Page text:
“If you look at a student or a professional athlete, they have their own set of responsibilities and stressors,” said Lunn. “There’s a lot piled on top of them.” 

Coaches, family––even the university––all put immense pressure on student athletes to perform at high level every game, said Lunn. 

Lunn said: “These conversations cannot stigmatize. Have the conservations in a comfortable setting so it can be addressed.” 

The university has resources to help all students, including student athletes, cope with mental health.  

SCSU offers free confidential counseling services for students and student-athletes who want to address their mental health. 

The Counseling Services are part of the Wellbeing Center, located in Schwartz Hall, room 100. 

For students who are on the fence about seeking help, the confidentiality of the counseling services can offer them some peace of mind. 

“We can’t confirm or deny if someone is receiving treatment,” said Nick Pinkerton, associate dean of counseling services and wellbeing. “There’s no information put on your academic record.” 

The counseling services offer individual one-on-one meetings with counselors, but they also offer group therapy and workshops. 

“As powerful as individual therapy is, group therapy is truly amazing,” said Pinkerton. “I think students who participate in that experience realize that you’re not alone in what you’re dealing with.” 

The Counseling Services also emphasize why mental health is so important for people, specifically college students.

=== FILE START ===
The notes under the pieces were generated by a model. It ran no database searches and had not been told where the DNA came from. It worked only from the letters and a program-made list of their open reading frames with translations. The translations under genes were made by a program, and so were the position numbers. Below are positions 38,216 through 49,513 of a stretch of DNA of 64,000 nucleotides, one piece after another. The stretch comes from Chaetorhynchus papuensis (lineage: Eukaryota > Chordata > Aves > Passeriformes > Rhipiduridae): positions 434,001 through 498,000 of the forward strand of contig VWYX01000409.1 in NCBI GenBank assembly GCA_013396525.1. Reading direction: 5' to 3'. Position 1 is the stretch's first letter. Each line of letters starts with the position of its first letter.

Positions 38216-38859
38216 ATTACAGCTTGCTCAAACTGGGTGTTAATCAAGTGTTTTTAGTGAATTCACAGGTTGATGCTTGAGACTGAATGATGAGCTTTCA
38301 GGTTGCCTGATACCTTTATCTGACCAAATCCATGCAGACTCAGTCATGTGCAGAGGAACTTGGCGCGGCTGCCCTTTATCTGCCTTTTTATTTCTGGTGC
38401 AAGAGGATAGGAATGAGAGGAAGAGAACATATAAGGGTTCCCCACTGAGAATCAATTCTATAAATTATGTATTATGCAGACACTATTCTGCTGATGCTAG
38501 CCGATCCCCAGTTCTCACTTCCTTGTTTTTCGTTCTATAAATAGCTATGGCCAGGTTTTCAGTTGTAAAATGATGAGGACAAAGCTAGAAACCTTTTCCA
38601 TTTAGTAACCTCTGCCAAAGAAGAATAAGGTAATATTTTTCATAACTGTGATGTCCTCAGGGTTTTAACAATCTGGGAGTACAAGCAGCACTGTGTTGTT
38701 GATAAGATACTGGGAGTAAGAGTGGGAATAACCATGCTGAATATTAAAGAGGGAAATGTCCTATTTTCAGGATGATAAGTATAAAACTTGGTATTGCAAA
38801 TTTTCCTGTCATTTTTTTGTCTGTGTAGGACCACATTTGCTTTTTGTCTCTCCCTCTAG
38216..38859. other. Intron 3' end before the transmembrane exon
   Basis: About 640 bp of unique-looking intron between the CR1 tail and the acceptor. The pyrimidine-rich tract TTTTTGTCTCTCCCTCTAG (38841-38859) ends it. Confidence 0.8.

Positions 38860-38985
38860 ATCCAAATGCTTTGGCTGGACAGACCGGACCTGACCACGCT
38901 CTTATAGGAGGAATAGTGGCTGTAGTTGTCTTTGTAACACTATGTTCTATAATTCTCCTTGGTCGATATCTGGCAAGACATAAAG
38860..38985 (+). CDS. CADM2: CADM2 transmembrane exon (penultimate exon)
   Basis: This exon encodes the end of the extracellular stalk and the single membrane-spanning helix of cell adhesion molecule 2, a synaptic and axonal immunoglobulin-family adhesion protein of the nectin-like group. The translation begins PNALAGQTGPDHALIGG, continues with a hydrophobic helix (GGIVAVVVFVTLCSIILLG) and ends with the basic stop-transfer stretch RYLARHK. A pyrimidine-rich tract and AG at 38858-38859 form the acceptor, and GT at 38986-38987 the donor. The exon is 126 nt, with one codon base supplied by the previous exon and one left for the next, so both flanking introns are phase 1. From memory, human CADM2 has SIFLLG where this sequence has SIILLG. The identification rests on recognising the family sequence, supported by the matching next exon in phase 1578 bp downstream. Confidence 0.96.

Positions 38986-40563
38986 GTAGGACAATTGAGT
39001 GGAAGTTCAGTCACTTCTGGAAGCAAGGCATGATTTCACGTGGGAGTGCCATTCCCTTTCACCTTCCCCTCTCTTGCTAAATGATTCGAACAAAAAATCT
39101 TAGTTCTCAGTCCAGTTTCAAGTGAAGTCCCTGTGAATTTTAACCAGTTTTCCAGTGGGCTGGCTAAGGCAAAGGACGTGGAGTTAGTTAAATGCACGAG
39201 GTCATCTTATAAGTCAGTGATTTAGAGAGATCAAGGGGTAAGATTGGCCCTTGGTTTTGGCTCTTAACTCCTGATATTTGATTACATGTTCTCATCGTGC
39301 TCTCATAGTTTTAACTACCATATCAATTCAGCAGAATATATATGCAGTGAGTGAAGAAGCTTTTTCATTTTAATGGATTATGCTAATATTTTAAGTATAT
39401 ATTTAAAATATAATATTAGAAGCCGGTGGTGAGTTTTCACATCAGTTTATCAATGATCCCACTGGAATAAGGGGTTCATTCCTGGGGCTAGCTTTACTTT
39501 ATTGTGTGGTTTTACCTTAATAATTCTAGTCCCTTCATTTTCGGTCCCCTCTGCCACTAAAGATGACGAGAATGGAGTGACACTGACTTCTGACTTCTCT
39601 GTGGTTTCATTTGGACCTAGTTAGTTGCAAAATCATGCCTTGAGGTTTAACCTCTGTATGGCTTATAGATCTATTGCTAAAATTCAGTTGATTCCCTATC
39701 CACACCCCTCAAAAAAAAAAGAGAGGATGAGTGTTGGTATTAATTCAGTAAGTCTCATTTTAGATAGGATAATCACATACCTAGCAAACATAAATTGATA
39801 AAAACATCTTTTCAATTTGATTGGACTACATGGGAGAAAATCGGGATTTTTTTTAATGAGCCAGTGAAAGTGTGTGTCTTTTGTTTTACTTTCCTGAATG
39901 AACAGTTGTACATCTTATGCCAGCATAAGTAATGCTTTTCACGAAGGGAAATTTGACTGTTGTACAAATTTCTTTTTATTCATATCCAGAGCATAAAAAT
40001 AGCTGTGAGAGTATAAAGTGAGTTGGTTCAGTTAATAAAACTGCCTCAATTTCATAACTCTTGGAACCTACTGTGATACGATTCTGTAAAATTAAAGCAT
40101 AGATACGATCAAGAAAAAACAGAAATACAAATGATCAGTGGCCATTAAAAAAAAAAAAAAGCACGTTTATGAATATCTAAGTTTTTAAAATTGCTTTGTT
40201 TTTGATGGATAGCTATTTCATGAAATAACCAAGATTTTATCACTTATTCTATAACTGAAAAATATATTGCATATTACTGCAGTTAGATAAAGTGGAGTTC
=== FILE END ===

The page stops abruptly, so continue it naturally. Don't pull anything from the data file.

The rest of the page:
Matthew Rothbard, health, and movement science professor said it is a positive sign to seek help when going through hardships in life. 

“There is a great slogan that is getting a lot of traction right now that says, ‘it’s okay to not be okay,’” Rothbard said. “It’s okay to get help; you need help, you get help.” 

Sometimes athletes fear that if they seek help, they look mentally weak, said Lunn. But based on the current environment in society, speaking about mental health is viewed as a sign of strength and courage. 

Adjunct psychology professor Shenira Billups said that student athletes feel pressure to succeed on and off the field. 

Billups said: “There is a difference when you are playing athletics and then going to school for it. Some of these students are on scholarships or trying to make a name for themselves.” 

Finding balance and structure is vital for student athletes, Billups said. They have so much on their schedule, which makes it hard for them to have time for themselves. 

“Just because they’re an athlete it doesn’t mean that they are great at everything,” said Lunn. “They’re people too.” 

Students who wish to schedule an appointment can find more information on the Counseling Service’s website

The staff at the counseling center encourages students to come and address their mental health and said they look forward to working with students. 

“I really enjoy this developmental period in young people’s lives,” said Pinkerton. “They are trying to figure out who they are; it is a tremendous time of independence and responsibility. I find it to be a really rewarding thing to be doing with my life.”  

While the athletic department and counseling services are working towards building a program for student athletes to receive mental health help, athletes such as Ward are responsible for addressing their mental health concerns on their own. 

“Even though I felt my life was crashing down from such a risky injury, I was able to pull myself out of that slump and get back on track,” Ward said. “I am finally able to say I will be fully recovered for the next football season.”